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Degrees of parent appreciation change with age

Posted: Wednesday, October 10, 2001

We've all been there. Strict rules you don't want to follow, drawn out arguments for days and everlasting punishment, usually followed by immediate remorse. So goes life with the parental units.

The argument all starts over something Mom and Pop feel strongly about and you don't, or the other way around. You yearn for that freedom and just simple trust to go out with some friends.

But it's usually the same response: "It's not you I'm worried about, it's all the other drivers."

You try to convince them you're careful, with a spotless record. Soon the argument builds into a dangerous cycle spinning around and round.

Then come the consequences; that's the worst part. I've heard all the stories, from being grounded for months at a time, limited driving privileges, them taking your car away or having to give up your favorite after-school activity.

Whatever the reason, there seems to be some conflict with the parents at one point or another throughout one's life in high school.

It all begins with the day you were born. No matter how much you cried or whined, they were there in the wee hours of the night to feed you and bring comfort.

On your second birthday you suddenly headed into the stage of rampaging through the house, claiming everything to be yours and only yours, but you always came running back to sit on Mommy's lap.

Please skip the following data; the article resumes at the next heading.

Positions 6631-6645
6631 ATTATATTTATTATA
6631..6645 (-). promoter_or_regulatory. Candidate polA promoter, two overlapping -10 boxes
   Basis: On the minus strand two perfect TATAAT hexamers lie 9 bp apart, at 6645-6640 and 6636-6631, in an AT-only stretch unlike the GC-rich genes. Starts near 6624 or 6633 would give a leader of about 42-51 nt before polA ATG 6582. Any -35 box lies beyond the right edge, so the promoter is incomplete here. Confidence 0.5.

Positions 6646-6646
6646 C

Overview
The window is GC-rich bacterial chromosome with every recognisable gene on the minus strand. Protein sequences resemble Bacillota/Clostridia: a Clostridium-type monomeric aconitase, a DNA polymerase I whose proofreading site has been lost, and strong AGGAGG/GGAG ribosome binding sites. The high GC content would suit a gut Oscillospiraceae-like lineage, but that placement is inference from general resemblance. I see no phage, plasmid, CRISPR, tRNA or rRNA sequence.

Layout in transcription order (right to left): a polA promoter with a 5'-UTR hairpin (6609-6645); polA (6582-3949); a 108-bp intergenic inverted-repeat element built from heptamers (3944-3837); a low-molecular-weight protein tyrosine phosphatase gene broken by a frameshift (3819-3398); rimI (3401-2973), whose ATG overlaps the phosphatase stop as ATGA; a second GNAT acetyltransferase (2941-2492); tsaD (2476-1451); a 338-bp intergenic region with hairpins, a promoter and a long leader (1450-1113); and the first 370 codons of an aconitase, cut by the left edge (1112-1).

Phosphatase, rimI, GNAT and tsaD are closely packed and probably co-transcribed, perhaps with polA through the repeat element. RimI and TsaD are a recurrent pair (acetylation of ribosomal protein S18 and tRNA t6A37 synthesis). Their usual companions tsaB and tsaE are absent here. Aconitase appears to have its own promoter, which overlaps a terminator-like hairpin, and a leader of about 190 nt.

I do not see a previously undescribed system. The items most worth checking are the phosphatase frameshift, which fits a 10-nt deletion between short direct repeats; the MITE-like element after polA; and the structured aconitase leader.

In junior high, perhaps Dad was there to give you that pep talk and provide some tips on relationships. When your crush of two years broke your heart, Mom was there with open arms and support.

Then one day, right around the teen-age years, you decided you didn't need Dad to come to the game, even though he practiced with you every night out in the driveway for hours at a time in the rain, making sure you knew that fake left, jump shot move.

When it came time for prom, guess who was there to order the boutonniere, alter the dress five times before you were satisfied and fix your fallen out hair, just minutes before your date arrived?

Maybe you're going through a challenging time right now at home and things aren't going as smooth as you'd like. Maybe your relationships are completely solid and couldn't be better.

Wherever you stand, I encourage you to take a moment and appreciate each of your parents and the sacrifices and commitment they have given for you. Each moment in your life, they've put every ounce of time, energy and dollar into your safety and happiness.

No matter how tough the times get, Mom and Dad have been there to provide you with a solid foundation, preparing you to one day set out and build your own life -- a life beyond their control.

Shamra Bauder is a senior at Kenai Central High School who has worked as an intern at the Peninsula Clarion.



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